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It is, imho, a revelation, an epoch moment, a running round the bath naked Eurekaing.

Why?
I think its because for the first time a nav chart is fundamentally in your line of sight while at the wheel. Nav becomes homogenous thing with controlling the boat.

Its difficult to describe, but I know the effect: That one could never return to not having a chartplotter. Has anyone here?

Yes, they are expensive. But a plotter about $1,000 is adequate.

Many come with an internal GPS aerial so theres little wiring needed.

The handheld GPS (like tha Garmin 76 that we have as backup) has a screen too small to really get any benefits of a chart plotter.

If you were here I would take you out for a quick nav course around these islands... and you would be able to do them with 1/10th of the effort you have ever used. You will enjoy the sailing and view better. I would just ask you not to do the Eurika bit!

If you have time before you need to buy, you may find a special on at the Chandlers, or a newish one thats being replaced for a bigger screen.

All the best


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Old 24-03-2009, 19:07   #10
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Quote:
Originally Posted by tardog View Post
We're open minded, just can't really see the value in an expensive plotter...keep the reasons coming!
As you mention price twice, it would appear that is a significant determining factor. If you are trying to find an objective reason to choose one over the other besides simply a cost issue, all one need do is compare the screen sizes to even a smaller sized chartplotter. The difference in utility is obvious.

If you question is better stated as - is a chartplotter worth the extra expense, the answer I suspect you'll get from most folks is definitely.
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Old 24-03-2009, 19:07   #11
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:kissy:Strongly agree with all of this ..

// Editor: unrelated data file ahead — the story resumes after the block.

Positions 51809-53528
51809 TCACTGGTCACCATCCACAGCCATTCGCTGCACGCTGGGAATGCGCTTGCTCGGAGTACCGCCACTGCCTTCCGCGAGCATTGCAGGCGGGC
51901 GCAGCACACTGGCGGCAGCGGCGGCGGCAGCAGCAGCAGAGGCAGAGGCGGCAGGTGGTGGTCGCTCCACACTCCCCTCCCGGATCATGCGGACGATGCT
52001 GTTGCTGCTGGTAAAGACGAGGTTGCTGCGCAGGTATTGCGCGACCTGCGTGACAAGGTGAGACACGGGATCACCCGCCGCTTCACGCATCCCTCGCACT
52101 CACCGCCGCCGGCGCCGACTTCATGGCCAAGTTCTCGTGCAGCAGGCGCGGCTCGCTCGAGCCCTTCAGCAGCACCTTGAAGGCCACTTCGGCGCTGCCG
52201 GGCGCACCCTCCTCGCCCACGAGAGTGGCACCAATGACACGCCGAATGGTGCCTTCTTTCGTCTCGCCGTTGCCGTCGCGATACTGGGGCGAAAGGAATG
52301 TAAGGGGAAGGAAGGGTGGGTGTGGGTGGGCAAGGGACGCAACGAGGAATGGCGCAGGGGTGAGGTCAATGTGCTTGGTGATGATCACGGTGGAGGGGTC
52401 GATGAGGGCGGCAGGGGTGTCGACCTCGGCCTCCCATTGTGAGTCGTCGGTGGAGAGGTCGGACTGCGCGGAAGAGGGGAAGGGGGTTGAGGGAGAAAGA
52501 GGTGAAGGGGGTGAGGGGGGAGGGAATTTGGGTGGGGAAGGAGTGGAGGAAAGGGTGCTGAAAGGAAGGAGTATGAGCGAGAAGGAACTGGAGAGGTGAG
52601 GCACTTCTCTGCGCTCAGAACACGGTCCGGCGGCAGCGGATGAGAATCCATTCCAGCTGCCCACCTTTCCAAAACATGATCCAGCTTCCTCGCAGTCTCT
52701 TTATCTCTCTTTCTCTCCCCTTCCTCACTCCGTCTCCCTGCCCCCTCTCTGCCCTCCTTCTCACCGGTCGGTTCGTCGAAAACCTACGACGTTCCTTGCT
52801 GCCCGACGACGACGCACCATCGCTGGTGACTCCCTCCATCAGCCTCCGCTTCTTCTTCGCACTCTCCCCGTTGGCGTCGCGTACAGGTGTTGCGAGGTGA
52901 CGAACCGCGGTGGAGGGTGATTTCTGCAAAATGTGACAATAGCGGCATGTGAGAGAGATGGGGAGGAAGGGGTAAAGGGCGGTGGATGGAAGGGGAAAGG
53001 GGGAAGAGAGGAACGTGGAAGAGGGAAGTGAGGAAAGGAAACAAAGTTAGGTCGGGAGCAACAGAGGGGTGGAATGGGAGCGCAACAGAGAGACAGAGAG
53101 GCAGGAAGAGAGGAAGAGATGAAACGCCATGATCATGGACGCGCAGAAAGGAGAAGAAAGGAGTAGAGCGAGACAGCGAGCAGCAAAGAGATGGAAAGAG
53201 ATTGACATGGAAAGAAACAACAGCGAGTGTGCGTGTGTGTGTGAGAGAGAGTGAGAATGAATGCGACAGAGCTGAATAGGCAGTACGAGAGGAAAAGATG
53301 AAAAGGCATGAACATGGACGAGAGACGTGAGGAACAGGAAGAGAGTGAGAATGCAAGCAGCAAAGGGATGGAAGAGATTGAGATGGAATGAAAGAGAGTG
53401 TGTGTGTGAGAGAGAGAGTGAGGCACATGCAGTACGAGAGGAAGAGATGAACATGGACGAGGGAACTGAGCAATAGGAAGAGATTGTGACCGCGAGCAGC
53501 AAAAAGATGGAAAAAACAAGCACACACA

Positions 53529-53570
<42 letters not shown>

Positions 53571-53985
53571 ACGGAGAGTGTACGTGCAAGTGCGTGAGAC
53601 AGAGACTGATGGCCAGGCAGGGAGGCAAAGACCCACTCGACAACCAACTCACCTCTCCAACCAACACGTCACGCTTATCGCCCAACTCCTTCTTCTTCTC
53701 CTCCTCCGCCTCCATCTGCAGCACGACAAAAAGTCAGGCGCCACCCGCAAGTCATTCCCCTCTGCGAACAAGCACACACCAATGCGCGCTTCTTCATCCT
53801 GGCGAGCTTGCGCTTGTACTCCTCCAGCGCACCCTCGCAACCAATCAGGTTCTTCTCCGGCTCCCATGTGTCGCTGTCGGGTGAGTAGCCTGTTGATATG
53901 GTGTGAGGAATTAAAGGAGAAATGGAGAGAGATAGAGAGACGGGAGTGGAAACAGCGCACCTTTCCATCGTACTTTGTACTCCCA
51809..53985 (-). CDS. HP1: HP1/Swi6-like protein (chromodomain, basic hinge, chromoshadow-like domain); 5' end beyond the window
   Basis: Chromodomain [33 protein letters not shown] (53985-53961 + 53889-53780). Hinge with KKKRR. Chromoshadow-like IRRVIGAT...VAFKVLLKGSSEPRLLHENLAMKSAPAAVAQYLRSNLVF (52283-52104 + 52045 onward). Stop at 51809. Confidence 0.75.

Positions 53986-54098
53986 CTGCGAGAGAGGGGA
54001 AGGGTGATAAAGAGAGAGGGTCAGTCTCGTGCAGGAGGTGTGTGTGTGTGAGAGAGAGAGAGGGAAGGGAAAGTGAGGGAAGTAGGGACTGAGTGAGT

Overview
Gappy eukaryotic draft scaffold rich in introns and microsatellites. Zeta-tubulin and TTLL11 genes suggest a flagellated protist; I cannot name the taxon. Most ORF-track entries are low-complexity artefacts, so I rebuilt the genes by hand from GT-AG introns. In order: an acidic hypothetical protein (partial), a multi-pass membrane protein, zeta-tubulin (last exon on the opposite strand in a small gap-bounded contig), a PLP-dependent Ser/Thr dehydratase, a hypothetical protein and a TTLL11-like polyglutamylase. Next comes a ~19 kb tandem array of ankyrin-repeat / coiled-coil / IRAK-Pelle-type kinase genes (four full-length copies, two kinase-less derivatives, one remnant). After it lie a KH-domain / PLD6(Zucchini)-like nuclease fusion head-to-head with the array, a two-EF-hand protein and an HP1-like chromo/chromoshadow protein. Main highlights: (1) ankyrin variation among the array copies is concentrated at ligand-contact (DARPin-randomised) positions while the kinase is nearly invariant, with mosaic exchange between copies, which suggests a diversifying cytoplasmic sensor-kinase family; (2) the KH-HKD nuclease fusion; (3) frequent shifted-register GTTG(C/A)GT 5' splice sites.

I started with a basic handheld ... and it was a huge step up. But I mounted a chartplotter in the cockpit after making a basic / silly / dangerous error at night. Still have the handheld, but when things get sticky it is always the chart plotter that gets turned on.

You may like to consider:

[1] Safety: The first time you avoid a really nasty situation (e.g. in the night / fog / rain) because you had the plotter running, the price suddenly seems pretty darned reasonable.

[2] Hidden costs: I spent well over 50 hours entering & double checking waypoints, and marking charts for a single, complex cruising ground. Safe pilotage requires a lot more preparation on handhelds without charts, and handhelds with charts cost little less than a 5-6" chartplotter.

[3] Peace of mind: It is wonderfully reassuring to see all those unlit and scarcely visible marks and rocks popping up exactly where the chartplotter said they were. Particularly when skipper & crew are tired, and prone to relatively simple errors with pilotage.
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Old 24-03-2009, 19:10   #12
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Oh yeah ... and sorry for my dizzy experiments with the 'more' advanced smiley faces




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Old 24-03-2009, 19:45   #13
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The only thing I would say is a fixed mount (standard GPS only) and one hand held is a better option than two hand helds. I find a fixed mount with external antenna tends to update and initialize quicker. In the past I have had the Furuno GP32 and liked the large display for my tired eyes.
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Old 24-03-2009, 19:59   #14
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I agree with most here. Took my Raychart 435 from my ChrisCraft to the Catalina when I decided to go sailing. Mounted it at the nav station and, after tiring of death defying passages through the companionway in steep seas, picked up another (this time a 435i with internal antenna) which I picked up new via auction for $500cdn. Mounted it at the helm and now have one above and below decks.

The takeaway here is that they help and they're not that expensive.
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Old 24-03-2009, 20:23   #15
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Not intending to hijack thread, but I am wondering the same question myself. The pricing stays relatively low with a smaller screen (5" or so) Are there regrets out there from anyone who went smaller, or do you get used to them and are they sufficient?
Because if hand helds work well then I would assume a small chartplotter would still be a great benefit.
However, if they only seem like a hand held that isn't portable then I see the dilema.